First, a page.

Trump Film Debuts at Cannes, and Campaign Vows to Sue

'The Apprentice' gets an 11-minute standing ovation at the film festival
By John Johnson,  Newser Staff
Posted May 21, 2024 6:41 AM CDT
Updated May 25, 2024 1:00 PM CDT
Trump Film Debuts at Cannes, and Campaign Vows to Sue
Sebastian Stan, from left, director Ali Abbasi, and Maria Bakalova pose at the photo call for 'The Apprentice' at the Cannes film festival in France. Stan plays Trump in the movie and Bakalova plays Ivana Trump.   (Photo by Scott A Garfitt/Invision/AP)

One of the biggest movie debuts at the Cannes film festival Monday evening was The Apprentice, which tells the tale of a young Donald Trump rising to power in New York City in the 1980s.

  • Lawsuit threat: Directed by Danish filmmaker Ali Abbasi, the film is a "scathing portrait" that centers on Trump's relationship with notorious fixer Roy Cohn, reports the AP. How scathing? The Trump campaign already is vowing to sue, reports Deadline. "This garbage is pure fiction which sensationalizes lies that have been long debunked," says Steven Cheung of the campaign.
  • Volatile scene: Among other things, the film depicts Trump (played by Sebastian Stan) raping his wife, Ivana Trump (Maria Bakalova), reports Variety. Ivana Trump made the allegation in a 1990 divorce deposition but later said she did not mean it literally. It also depicts Trump getting liposuction and a hair transplant, details that apparently come from the same deposition, per the Washington Post. The movie version of Trump also pops amphetamines, notes Rolling Stone.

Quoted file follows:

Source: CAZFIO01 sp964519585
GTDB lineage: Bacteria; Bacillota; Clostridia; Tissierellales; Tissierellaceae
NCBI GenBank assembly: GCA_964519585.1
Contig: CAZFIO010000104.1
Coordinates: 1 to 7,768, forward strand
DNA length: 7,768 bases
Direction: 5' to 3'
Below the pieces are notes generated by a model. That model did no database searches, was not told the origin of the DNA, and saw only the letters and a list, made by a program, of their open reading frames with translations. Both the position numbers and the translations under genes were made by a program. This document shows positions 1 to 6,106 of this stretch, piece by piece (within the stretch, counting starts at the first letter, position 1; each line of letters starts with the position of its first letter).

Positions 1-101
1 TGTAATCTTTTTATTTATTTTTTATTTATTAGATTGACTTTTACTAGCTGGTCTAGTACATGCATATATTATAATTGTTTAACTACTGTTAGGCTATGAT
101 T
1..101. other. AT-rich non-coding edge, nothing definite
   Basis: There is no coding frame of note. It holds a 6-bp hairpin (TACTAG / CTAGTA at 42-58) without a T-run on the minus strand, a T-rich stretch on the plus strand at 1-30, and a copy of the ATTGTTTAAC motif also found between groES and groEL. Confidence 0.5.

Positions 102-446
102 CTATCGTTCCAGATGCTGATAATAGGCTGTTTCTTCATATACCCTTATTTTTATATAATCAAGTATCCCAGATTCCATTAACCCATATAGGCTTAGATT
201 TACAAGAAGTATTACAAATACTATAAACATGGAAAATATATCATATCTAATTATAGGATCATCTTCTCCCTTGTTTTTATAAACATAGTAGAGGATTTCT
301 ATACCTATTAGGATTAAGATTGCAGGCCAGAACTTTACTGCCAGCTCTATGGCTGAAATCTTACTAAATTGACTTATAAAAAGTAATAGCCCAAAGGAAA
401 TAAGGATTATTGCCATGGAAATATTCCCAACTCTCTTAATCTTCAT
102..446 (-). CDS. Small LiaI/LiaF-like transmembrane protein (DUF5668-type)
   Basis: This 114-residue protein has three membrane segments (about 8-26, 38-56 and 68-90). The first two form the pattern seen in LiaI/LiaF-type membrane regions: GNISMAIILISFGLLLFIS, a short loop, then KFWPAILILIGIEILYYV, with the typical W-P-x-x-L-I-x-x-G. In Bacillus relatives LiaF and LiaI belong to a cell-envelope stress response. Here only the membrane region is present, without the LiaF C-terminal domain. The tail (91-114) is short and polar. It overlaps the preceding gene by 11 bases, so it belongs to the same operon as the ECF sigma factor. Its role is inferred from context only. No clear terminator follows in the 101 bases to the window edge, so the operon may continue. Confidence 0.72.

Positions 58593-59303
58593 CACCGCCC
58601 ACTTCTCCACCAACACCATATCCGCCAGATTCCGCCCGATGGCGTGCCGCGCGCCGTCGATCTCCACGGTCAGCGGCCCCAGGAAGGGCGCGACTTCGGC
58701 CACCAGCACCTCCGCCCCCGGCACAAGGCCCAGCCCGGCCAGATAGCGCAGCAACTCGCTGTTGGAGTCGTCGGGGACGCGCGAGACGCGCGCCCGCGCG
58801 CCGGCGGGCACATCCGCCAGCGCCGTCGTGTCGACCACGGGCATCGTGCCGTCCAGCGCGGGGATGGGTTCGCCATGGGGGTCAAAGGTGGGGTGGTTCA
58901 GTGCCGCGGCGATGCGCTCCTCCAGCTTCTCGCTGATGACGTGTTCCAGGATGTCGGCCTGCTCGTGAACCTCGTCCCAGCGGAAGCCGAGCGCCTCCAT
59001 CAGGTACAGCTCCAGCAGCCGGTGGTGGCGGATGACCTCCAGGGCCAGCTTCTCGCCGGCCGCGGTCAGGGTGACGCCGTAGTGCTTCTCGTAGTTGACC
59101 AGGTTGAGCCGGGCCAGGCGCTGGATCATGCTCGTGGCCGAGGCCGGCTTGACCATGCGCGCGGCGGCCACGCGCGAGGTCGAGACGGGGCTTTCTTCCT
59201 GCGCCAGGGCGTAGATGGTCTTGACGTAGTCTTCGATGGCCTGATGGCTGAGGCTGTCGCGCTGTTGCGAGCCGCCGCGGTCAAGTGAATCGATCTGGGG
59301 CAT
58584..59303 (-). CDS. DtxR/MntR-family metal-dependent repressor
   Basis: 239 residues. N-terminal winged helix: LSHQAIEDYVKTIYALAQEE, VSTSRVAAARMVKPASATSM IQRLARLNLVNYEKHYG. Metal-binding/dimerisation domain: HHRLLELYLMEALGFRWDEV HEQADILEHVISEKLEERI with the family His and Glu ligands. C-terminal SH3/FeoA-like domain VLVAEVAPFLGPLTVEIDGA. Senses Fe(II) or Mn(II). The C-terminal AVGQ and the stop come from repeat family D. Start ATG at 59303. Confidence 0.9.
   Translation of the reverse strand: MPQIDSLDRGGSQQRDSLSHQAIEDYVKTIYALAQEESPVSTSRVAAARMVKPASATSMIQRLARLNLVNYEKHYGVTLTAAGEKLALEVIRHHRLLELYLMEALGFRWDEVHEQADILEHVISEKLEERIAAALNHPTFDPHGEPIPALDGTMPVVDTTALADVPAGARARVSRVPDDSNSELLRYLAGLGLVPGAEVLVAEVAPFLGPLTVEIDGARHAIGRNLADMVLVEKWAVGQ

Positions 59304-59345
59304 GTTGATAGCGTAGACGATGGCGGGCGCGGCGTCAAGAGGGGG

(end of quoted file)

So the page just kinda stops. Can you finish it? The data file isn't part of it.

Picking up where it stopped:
• Angry investor: Billionaire Dan Snyder, a financial investor in the film and a Trump supporter, was said to be furious when he saw a cut in February because he thought it was going to be flattering, reports Variety. The outlet adds that "cease-and-desist letters began flying" on behalf of Snyder, who had invested via the production company Kinematics.
  • Strong reception: Deadline reports the film got an 11-minute standing ovation at Cannes. Afterward, Abbasi told the audience, "There is no nice metaphorical way to deal with the rising wave of fascism," per the AP. "It's time to make movies political again." The movie has no release date yet in the US.
  • Reviews: They're largely flattering of the film and its cast. It's "a spirited, entertaining, and not overly cheeky docudrama," writes Owen Gleiberman at Variety, though he thinks it fails to crack the mystery of why Trump came to be the man he is today. David Rooney at the Hollywood Reporter writes that Stan and Jeremy Strong, who portrays Cohn, are particularly potent. "Stan's Trump is not a clown but a vicious 'killer,' as the character categorizes his ambition," writes Jada Yuan in the Washington Post.
(More Donald Trump stories.)

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